Gary Busey hijacks a red carpet interview | 2008

(Stan Honda / AFP / Getty Images)

Red carpet reporter Ryan Seacrest just wanted to interview Laura Linney and Jennifer Garner, but Gary Busey was not having it. Busey first called out to Seacrest as he was calling Garner and Linney over, delaying the start of the interview. Then, after everyone continues, assuming the incident is over with, Busey is back addressing Linney for a second interruption. The moment gets even stranger after Seacrest directs Busey's attention to Garner, whom Busey then surprises with a hug and a kiss on the neck.

Sean Penn doesn't get the joke | 2005

(Brian Vander Brug / Los Angeles Times)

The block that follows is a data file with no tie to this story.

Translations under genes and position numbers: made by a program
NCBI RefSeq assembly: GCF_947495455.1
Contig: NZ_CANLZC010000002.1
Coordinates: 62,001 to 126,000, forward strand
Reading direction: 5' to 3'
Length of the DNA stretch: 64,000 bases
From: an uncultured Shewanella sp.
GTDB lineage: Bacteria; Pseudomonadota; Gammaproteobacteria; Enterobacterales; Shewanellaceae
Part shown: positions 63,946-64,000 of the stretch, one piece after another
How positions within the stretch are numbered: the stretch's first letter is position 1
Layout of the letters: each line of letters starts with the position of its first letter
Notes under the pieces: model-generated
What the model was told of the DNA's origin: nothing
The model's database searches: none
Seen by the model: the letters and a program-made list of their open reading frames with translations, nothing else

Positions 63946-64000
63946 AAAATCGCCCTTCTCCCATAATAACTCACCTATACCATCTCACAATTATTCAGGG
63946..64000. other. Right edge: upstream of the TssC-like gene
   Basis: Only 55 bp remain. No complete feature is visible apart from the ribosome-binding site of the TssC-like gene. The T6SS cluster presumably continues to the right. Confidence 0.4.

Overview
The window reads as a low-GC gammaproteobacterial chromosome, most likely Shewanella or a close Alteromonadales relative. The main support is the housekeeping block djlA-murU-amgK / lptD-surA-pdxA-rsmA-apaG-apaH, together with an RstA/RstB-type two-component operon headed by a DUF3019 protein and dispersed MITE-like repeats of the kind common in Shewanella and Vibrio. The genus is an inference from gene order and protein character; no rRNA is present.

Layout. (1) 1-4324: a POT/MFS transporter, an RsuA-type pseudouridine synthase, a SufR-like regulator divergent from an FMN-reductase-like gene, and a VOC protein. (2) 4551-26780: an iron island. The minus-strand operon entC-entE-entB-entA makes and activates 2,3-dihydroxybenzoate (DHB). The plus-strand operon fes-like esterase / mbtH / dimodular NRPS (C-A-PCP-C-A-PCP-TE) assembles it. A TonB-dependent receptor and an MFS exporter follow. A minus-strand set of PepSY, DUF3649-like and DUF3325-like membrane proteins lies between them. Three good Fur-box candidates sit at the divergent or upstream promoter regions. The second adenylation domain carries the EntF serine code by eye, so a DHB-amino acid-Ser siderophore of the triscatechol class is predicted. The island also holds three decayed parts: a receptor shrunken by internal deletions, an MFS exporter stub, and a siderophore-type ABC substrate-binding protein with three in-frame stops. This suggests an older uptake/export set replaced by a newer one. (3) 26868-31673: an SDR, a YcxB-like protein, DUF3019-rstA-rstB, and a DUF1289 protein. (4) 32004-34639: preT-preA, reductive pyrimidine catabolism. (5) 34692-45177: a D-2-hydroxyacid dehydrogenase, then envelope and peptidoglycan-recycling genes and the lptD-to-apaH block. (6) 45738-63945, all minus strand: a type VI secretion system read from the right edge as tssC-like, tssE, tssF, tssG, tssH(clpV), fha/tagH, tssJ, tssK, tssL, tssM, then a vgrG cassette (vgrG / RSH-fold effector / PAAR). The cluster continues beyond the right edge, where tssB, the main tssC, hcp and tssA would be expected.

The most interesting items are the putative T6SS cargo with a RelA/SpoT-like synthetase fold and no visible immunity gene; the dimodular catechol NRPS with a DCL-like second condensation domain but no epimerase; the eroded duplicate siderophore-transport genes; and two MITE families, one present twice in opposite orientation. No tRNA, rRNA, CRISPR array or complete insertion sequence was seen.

The 77th Academy Awards assigned stand-up comedian Chris Rock to the hosting post, foreshadowing a night of ruder-than-usual digs at celebrities for laughs. Take this for example: "Who is Jude Law? Why is he in every movie I have seen in the last four years? Even if he's not acting in it, if you look at the credits he makes the cupcakes or something." Perhaps actor Sean Penn thought that Law forgot his armor, stepping onstage to defend his peer before presenting the lead actress award. "Forgive my lack of humor," Penn responded. "Jude Law is one of our most talented actors."

Adrien Brody gets to first base with Halle Berry | 2003

(Brian vander Brug / Los Angeles Times)

Apparently, when overcome with happiness, actor Adrien Brody's primal instinct tells him to latch his lips onto the pretty woman who gave him the news. Brody took everyone by surprise (especially Berry) when he enveloped the actress in his arms for a long, bending kiss after winning a lead actor Oscar for "The Pianist."

Michael Moore bashes President Bush | 2003

(Lee Celano / AFP / Getty Images)